Homework can have many benefits for young children. It can improve remembering and understanding of schoolwork. Homework can help students develop study skills that will be of value even after they leave school. It can teach them that learning takes place anywhere, not just in the classroom. Homework can benefit children in more general ways as well. It can foster positive character traits such as independence and responsibility. Homework can teach children how to manage time. Homework, if not properly assigned and monitored, can also have negative effects on children. Educators and parents worry that students will grow bored if they are required to spend too much time on schoolwork. Homework can prevent children from taking part in leisure-time and community activities that also teach important life skills. Homework can lead to undesirable character traits if it promotes cheating, either through the copying of assignments or help with homework that goes beyond tutoring.



    Research shows that parent involvement can have either a positive or negative impact on the value of homework. Parent involvement can be used to accelerate a child’s learning. Homework can involve parents in the school process. It can enhance parents’ appreciation of education. It can give them an opportunity to express positive attitudes about the value of success in school. But parent involvement may also interfere with learning. For example, parents can confuse children if the teaching techniques they use differ from those used in the classroom. Parent involvement in homework can turn into parent interference if parents complete tasks that the child is capable of completing alone. 2 Homework Tips For Parents When mothers and fathers get involved with their children’s homework, communication between the school and family can improve. It can clarify for parents what is expected of students. It can give parents a firsthand idea of what students are learning and how well their child is doing in school. Research shows that if a child is having difficulty with homework, parents should become involved by paying close attention. They should expect more requests from teachers for their help. If a child is doing well in school, parents should consider shifting their efforts to providing support for their child's own choices about how to do homework. Parents should avoid interfering in the independent completion of assignments.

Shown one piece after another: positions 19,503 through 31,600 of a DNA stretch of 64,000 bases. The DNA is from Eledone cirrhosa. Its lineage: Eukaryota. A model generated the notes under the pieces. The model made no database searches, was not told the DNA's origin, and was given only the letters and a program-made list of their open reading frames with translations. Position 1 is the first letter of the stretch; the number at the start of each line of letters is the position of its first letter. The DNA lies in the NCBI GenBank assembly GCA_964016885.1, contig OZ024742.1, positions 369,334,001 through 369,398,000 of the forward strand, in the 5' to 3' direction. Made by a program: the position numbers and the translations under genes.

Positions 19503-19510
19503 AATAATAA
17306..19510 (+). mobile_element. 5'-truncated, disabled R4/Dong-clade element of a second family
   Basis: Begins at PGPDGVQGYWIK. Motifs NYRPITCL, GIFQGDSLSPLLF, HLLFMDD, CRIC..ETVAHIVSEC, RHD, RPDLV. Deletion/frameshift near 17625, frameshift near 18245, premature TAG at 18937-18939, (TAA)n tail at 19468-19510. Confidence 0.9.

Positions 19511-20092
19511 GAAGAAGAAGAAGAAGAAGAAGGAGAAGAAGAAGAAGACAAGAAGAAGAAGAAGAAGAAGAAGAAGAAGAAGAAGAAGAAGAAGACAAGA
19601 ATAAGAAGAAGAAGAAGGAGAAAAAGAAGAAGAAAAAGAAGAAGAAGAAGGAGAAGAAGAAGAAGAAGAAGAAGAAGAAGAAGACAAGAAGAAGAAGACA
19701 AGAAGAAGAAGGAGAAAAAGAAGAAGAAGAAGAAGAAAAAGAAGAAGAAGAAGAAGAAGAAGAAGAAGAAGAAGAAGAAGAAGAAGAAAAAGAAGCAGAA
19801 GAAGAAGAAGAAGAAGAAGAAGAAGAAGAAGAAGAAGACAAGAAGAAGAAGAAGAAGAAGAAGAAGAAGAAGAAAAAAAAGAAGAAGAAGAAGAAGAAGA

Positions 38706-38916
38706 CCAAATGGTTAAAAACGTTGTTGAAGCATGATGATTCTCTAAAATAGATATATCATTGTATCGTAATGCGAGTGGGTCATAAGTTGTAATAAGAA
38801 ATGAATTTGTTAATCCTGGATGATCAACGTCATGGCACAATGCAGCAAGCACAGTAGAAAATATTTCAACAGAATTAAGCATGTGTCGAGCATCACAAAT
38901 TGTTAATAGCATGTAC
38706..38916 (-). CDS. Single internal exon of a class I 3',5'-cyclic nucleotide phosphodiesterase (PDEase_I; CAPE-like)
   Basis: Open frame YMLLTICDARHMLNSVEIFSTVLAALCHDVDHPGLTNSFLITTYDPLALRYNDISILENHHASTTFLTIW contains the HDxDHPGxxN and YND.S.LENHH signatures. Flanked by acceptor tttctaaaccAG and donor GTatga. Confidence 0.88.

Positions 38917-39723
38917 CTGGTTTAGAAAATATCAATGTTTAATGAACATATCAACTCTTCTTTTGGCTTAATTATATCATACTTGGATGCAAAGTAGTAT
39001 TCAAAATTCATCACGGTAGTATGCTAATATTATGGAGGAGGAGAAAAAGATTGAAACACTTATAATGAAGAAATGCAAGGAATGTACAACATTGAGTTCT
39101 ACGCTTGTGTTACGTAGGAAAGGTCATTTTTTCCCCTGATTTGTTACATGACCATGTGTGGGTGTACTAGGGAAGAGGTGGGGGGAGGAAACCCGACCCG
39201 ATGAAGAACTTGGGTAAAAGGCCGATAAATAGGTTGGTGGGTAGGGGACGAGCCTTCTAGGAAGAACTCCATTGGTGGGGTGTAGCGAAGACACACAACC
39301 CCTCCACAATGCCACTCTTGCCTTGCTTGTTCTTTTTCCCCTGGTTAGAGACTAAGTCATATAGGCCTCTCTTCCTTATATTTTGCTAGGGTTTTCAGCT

✪ Have your child read aloud to you every night.

    ✪ Choose a quiet place, free from distractions, for your child to do his nightly reading assignments.

    ✪ As your child reads, point out spelling and sound patterns such as cat, pat, hat.

    ✪ When your child reads aloud to you and makes a mistake, point out the words she has missed and help her to read the word correctly.

    ✪ After your child has stopped to correct a word he has read, have him go back and reread the entire sentence from the beginning to make sure he understands what the sentence is saying.

    ✪ Ask your child to tell you in her own words what happened in a story.

    ✪ To check your child‘s understanding of what he is reading, occasionally pause and ask your child questions about the characters and events in the story.

    ✪ Ask your child why she thinks a character acted in a certain way and ask your child to support her answer with information from the story.

    ✪ Before getting to the end of a story, ask your child what he thinks will happen next and why



    ✪ Encourage your child to use a daily math assignment book.

    ✪ Follow the progress your child is making in math. Check with your child daily about his homework.

    ✪ If you don‘t understand your child‘s math assignments, engage in frequent communication with his or her teacher.

    ✪ If your child is experiencing problems in math, contact the teacher to learn whether he or she is working at grade level and what can be done at home to help improve academic progress.

    ✪ Use household chores as opportunities for reinforcing math learning such as cooking and repair activities.

    ✪ Try to be aware of how your child is being taught math, and don‘t teach strategies and shortcuts that conflict with the approach the teacher is using. Check in with the teacher and ask what you can do to help. Ask the teacher about online resources that you can use with your child at home.

    ✪ At the beginning of the year, ask your child‘s teacher for a list of suggestions that will enable you to help your child with math homework.